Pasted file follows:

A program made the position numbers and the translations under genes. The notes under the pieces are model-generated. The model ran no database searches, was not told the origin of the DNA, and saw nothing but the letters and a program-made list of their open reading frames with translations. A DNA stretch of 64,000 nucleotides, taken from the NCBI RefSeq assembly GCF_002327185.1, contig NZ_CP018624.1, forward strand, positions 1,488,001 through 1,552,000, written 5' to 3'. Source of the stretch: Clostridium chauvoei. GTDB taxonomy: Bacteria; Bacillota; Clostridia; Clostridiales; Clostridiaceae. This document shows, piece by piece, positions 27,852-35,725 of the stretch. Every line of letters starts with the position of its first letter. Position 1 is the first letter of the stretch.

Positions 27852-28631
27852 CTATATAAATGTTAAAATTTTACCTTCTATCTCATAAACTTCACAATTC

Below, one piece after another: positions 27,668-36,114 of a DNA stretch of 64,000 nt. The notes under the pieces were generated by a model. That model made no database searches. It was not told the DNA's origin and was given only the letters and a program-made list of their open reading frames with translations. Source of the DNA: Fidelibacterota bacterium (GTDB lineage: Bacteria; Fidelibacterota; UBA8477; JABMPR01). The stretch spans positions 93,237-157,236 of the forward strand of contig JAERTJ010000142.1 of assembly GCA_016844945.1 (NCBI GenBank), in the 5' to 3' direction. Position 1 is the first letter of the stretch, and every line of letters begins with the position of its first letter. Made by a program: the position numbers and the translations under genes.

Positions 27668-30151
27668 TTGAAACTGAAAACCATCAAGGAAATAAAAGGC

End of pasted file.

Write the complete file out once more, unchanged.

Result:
A program made the position numbers and the translations under genes. The notes under the pieces are model-generated. The model ran no database searches, was not told the origin of the DNA, and saw nothing but the letters and a program-made list of their open reading frames with translations. A DNA stretch of 64,000 nucleotides, taken from the NCBI RefSeq assembly GCF_002327185.1, contig NZ_CP018624.1, forward strand, positions 1,488,001 through 1,552,000, written 5' to 3'. Source of the stretch: Clostridium chauvoei. GTDB taxonomy: Bacteria; Bacillota; Clostridia; Clostridiales; Clostridiaceae. This document shows, piece by piece, positions 27,852-35,725 of the stretch. Every line of letters starts with the position of its first letter. Position 1 is the first letter of the stretch.

Positions 27852-28631
27852 CTATATAAATGTTAAAATTTTACCTTCTATCTCATAAACTTCACAATTC

Below, one piece after another: positions 27,668-36,114 of a DNA stretch of 64,000 nt. The notes under the pieces were generated by a model. That model made no database searches. It was not told the DNA's origin and was given only the letters and a program-made list of their open reading frames with translations. Source of the DNA: Fidelibacterota bacterium (GTDB lineage: Bacteria; Fidelibacterota; UBA8477; JABMPR01). The stretch spans positions 93,237-157,236 of the forward strand of contig JAERTJ010000142.1 of assembly GCA_016844945.1 (NCBI GenBank), in the 5' to 3' direction. Position 1 is the first letter of the stretch, and every line of letters begins with the position of its first letter. Made by a program: the position numbers and the translations under genes.

Positions 27668-30151
27668 TTGAAACTGAAAACCATCAAGGAAATAAAAGGC